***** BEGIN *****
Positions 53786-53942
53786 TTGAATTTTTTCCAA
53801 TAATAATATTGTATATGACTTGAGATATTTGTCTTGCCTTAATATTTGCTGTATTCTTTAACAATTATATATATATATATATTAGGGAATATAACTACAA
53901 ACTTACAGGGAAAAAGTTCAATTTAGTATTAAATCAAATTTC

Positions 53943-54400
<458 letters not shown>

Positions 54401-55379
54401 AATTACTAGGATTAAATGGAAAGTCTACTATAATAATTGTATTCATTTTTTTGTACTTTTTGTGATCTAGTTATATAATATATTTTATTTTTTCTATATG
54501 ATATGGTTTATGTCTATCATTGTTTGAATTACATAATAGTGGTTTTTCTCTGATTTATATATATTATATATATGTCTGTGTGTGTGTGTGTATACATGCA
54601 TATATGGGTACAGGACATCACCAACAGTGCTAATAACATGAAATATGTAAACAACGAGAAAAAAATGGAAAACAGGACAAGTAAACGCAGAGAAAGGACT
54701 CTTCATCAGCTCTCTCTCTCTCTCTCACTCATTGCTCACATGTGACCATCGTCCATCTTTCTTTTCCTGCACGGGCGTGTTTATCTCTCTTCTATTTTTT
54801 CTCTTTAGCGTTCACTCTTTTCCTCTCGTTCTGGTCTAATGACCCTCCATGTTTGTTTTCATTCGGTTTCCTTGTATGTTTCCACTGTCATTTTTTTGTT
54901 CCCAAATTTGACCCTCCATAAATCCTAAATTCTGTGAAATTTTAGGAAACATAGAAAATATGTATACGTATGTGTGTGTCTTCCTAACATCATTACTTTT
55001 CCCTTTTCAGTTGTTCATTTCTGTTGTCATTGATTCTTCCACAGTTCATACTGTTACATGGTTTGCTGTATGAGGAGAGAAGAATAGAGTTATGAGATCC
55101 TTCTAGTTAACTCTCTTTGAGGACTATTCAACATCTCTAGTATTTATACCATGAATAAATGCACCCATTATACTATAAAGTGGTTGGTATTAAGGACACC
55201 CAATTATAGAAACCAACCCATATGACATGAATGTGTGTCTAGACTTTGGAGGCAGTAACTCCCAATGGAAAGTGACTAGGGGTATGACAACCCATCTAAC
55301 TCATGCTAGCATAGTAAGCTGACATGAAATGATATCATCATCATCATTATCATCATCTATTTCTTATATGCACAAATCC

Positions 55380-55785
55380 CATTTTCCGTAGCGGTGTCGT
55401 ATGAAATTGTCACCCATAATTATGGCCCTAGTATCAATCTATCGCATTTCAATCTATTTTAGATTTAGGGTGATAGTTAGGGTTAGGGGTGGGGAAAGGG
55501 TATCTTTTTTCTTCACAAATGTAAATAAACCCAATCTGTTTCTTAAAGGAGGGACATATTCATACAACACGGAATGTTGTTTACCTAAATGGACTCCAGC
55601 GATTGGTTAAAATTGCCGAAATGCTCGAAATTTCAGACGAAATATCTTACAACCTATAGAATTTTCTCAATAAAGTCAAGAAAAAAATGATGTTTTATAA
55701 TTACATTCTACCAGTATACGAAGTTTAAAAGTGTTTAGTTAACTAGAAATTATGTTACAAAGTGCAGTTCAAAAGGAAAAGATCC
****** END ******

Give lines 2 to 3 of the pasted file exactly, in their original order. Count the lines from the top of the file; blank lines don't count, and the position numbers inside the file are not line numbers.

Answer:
53786 TTGAATTTTTTCCAA
53801 TAATAATATTGTATATGACTTGAGATATTTGTCTTGCCTTAATATTTGCTGTATTCTTTAACAATTATATATATATATATATTAGGGAATATAACTACAA